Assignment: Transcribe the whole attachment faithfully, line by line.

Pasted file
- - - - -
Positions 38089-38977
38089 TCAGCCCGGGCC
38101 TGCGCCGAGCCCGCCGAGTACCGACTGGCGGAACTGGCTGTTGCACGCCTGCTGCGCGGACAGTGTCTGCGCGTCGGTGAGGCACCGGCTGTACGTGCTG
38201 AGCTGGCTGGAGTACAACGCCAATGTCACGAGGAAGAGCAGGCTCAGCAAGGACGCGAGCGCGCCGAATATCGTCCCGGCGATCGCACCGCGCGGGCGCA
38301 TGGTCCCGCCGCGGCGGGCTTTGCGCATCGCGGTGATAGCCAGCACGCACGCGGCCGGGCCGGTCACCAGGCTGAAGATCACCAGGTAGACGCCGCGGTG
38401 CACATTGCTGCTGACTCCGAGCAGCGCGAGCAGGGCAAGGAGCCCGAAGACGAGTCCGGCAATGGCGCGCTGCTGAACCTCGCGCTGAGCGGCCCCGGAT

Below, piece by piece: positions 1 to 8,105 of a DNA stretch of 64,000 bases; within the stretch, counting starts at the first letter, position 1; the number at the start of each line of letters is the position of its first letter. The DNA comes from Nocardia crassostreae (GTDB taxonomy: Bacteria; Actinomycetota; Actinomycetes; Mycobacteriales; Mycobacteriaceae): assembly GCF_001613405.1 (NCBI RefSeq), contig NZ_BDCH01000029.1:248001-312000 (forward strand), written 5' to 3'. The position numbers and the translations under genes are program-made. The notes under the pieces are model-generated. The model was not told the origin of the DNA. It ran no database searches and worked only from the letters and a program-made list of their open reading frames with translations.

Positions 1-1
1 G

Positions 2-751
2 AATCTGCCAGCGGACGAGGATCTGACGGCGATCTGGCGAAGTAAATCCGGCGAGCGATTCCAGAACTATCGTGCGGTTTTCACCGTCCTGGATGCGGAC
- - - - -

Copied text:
Positions 38089-38977
38089 TCAGCCCGGGCC
38101 TGCGCCGAGCCCGCCGAGTACCGACTGGCGGAACTGGCTGTTGCACGCCTGCTGCGCGGACAGTGTCTGCGCGTCGGTGAGGCACCGGCTGTACGTGCTG
38201 AGCTGGCTGGAGTACAACGCCAATGTCACGAGGAAGAGCAGGCTCAGCAAGGACGCGAGCGCGCCGAATATCGTCCCGGCGATCGCACCGCGCGGGCGCA
38301 TGGTCCCGCCGCGGCGGGCTTTGCGCATCGCGGTGATAGCCAGCACGCACGCGGCCGGGCCGGTCACCAGGCTGAAGATCACCAGGTAGACGCCGCGGTG
38401 CACATTGCTGCTGACTCCGAGCAGCGCGAGCAGGGCAAGGAGCCCGAAGACGAGTCCGGCAATGGCGCGCTGCTGAACCTCGCGCTGAGCGGCCCCGGAT

Below, piece by piece: positions 1 to 8,105 of a DNA stretch of 64,000 bases; within the stretch, counting starts at the first letter, position 1; the number at the start of each line of letters is the position of its first letter. The DNA comes from Nocardia crassostreae (GTDB taxonomy: Bacteria; Actinomycetota; Actinomycetes; Mycobacteriales; Mycobacteriaceae): assembly GCF_001613405.1 (NCBI RefSeq), contig NZ_BDCH01000029.1:248001-312000 (forward strand), written 5' to 3'. The position numbers and the translations under genes are program-made. The notes under the pieces are model-generated. The model was not told the origin of the DNA. It ran no database searches and worked only from the letters and a program-made list of their open reading frames with translations.

Positions 1-1
1 G

Positions 2-751
2 AATCTGCCAGCGGACGAGGATCTGACGGCGATCTGGCGAAGTAAATCCGGCGAGCGATTCCAGAACTATCGTGCGGTTTTCACCGTCCTGGATGCGGAC